£20m to £202m in 10 years – Burnley FC
The story of Burnley’s progress over the last 10 years is clear evidence of a financially sustainable operating model in the business of English football, with a social conscience. The club has been on a journey over the past decades, from League 1 to Championship, to a yoyo phase between the Championship and Premier League. However, the club is now firmly established in the Premier League. This progression has seen the enterprise value increase from £20m to £202m and the new owners are set to build on this even further.
Burnley is a small town in Lancashire, with a population of less than 100,000, and is surrounded by numerous football clubs within a short distance, including the giants of Manchester and Liverpool. So how have they achieved this?
Historically, and like most clubs in the league, they changed managers regularly however with Sean Dyche’s appointment in 2012, this changed. What also changed was the ownership, with Mike Garlick taking over in the same year. The success can be traced back to this time, when a longer-term view was adopted and implemented into the club’s strategy. Finishing 11th and 13th in their first two seasons in the Championship, 2013/14 saw promotion to the Premier League. Immediate relegation followed, but they stuck to their plan and ended the season as Champions with promotion back to the Premier League, where they have remained ever since.
2013/14 also saw the training ground and the stadium, Turf Moor return to the club’s ownership. This was followed by the new Barnfield Training Centre opening in 2017. Within the new training centre is a Category 1 Academy, with some of the best facilities in the country. Clear signs of a club taking a bigger picture view, building an infrastructure and base on which to grow.
Throughout this time, tight financial management and control has been evident, with the club being largely profitable and operating within budgets from its own self-generated income. This includes transfers, with the club spending around £125m over the last five years. Some £65m of players sales income has been generated, leaving a net spend on players of around £60m. Costs and especially player wage budgets have been robustly managed, with no requirement for the owner’s or any other external sources of funds to be introduced.
This is quite remarkable given the local population and small fan base. Burnley have the lowest matchday revenue per fan and one of the lowest overall matchday revenues in the league of around £6m.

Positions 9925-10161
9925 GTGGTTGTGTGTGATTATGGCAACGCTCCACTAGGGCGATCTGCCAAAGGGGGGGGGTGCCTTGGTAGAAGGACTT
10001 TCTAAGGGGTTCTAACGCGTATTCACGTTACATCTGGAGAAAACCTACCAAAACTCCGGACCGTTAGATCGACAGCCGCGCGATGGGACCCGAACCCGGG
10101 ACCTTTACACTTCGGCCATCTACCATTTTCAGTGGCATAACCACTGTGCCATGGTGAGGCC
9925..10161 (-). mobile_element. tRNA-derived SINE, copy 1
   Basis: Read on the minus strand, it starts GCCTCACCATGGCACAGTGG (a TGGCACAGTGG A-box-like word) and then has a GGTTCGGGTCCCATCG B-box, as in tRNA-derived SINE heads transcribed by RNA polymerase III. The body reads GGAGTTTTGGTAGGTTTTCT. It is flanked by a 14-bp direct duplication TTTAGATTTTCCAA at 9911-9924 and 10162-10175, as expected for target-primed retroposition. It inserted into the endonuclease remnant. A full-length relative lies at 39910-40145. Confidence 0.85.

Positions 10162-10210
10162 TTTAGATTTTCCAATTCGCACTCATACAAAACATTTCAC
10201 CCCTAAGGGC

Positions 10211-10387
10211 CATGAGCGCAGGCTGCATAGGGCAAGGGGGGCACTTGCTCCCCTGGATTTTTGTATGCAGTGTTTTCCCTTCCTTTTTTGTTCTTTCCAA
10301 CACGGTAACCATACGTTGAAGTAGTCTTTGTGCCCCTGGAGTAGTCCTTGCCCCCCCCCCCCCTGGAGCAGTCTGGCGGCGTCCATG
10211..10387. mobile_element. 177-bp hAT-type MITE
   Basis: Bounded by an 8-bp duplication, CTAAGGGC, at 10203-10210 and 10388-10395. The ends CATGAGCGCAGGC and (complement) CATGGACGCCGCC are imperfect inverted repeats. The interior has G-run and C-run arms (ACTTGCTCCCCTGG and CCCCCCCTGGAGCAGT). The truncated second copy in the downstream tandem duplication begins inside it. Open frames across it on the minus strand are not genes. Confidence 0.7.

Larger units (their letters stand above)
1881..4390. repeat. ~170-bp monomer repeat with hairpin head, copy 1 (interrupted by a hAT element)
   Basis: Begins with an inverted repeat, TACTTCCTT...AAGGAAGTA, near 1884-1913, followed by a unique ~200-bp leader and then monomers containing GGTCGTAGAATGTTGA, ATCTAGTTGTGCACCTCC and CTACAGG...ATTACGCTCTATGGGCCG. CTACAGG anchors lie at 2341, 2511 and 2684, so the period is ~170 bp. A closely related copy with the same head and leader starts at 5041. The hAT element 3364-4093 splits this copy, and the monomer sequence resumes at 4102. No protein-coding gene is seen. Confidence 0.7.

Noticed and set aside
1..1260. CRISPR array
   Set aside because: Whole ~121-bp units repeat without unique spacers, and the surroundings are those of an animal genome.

The focus on community and social purpose is clear, with the Burnley FC in the Community (BFCitC) charity doing excellent work, using the power of football to transform people’s lives for the better. Working together to inspire, support and deliver positive change for all. The appointment of Dr Sara Ward as CEO in 2020 is further evidence of this commitment to the community.
2021 has seen the dawn of a new era with new owners investing, led by Alan Pace of ALK Capital and a new Board of Directors being formed. This now includes Dave Checketts, former New York Knicks President and CEO of Madison Square Garden Company, along with Professor Antonio Davila, an academic with sports management expertise.
Already there is promise of support in the transfer window, new data-led technology, esports and global media opportunities. The announcement of a partnership with artificial intelligence scouting firm AiScout and increasing the profile of its people in the media are new concepts to the club and it will be interesting to see how this develops. It is of course, very early days and only time will tell if the club continues to grow. Looking at other clubs, such as Swansea and WBA who have faltered under new ownership even though they previously had sustained success and Wolves have continued to progress, albeit with significant external funding.
In summary, there appears to be a five key elements to the Burnley success: long-term thinking and planning; genuine fan engagement; commitment to the community; stringent financial management and operating within self-generated budgets; and consistency and continuity of management both on and off the pitch.
Additionally they are building an infrastructure, which in turn is increasing their performance levels, improving players, which results in more match wins and consequently enhances the asset value, namely the squad, individual players and club overall.
I have mentioned in my previous posts that this is not revolutionary or new thinking. Burnley is a perfect example to other football clubs within the EFL of how these ideas and strategies can be implemented and can lead to sustainable success.